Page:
Rat Basophilic Leukemia (RBL-2H3) cells were cultured as described previously

Single label samples were imaged on an inverted microscope (Leica DM-IRB, Wetzlar, Germany) under through-objective TIRF illumination by a 100 mW 642 nm diode pumped solid state (DPSS) laser (Crystalaser, Reno, NV). Double label experiments were conducted on an inverted Olympus IX81-ZDC microscope with a cellTIRF module (Olympus America, Center Valley, PA) under through-objective TIRF illumination by either a 75 mW 642 nm DPSS laser (Coherent, Santa Clara, CA) or a 150 mW DPSS 532 laser (Cobolt, Stockholm, Sweden). In both cases, images were captured with an Andor iXon 897 EM-CCD camera (Belfast, UK) using custom image acquisition code written in Matlab (Mathworks, Natick, MA). To induce A647 or A532 photo-switching, cells were imaged in the presence of an oxygen-scavenging and reducing buffer containing 100 mM Tris, 10 mM NaCl, 10% w/w glucose, 500 µg/mL glucose-oxidase, 40 µg/mL catalase, and 1% β-mercaptoethanol at pH 8. Movies of A647 or A532 photo-switching were acquired at between 5 and 25 frames per second for at least 2500 frames and analyzed by localizing the centers of diffraction limited spots through least squares fitting a two dimensional Gaussian shape using the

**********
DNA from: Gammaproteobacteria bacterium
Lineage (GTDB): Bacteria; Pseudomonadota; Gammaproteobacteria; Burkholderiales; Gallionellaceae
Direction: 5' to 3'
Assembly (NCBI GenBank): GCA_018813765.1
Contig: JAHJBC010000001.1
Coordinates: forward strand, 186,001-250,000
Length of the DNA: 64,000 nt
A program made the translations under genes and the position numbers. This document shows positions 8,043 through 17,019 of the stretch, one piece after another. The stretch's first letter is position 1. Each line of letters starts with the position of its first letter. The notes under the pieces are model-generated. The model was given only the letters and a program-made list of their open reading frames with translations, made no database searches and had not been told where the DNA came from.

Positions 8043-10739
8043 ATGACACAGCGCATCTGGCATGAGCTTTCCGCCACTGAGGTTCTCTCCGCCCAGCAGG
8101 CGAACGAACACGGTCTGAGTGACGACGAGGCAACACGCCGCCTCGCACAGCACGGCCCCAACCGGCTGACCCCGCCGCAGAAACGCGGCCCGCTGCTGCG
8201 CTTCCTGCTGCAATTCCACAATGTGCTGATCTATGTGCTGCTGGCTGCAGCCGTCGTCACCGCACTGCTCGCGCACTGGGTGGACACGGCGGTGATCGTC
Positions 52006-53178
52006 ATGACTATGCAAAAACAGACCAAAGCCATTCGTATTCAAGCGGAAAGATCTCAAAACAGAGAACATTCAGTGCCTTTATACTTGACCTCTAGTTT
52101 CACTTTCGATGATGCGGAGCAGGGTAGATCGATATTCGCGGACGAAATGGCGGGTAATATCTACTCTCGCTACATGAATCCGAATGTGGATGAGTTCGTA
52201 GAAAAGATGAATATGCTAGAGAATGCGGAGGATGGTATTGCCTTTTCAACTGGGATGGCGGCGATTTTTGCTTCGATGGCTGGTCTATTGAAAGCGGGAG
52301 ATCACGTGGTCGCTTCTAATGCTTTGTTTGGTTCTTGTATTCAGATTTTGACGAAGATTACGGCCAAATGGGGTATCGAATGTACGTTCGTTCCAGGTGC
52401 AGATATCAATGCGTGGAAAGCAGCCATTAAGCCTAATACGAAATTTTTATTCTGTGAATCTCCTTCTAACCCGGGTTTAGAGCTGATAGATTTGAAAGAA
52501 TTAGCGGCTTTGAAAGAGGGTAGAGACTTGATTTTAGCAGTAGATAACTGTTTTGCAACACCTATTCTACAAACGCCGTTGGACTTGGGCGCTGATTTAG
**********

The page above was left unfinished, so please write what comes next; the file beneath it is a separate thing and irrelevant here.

(A) An example unprocessed fluorescence image showing an array of diffraction limited spots of Alexa647 probes bound to IgE. This is a raw data image for the cell shown in

RBL-2H3 mast cells were grown overnight to ∼50% confluency on 2 mm×2 mm silicon chips at 37°C under standard cell culture conditions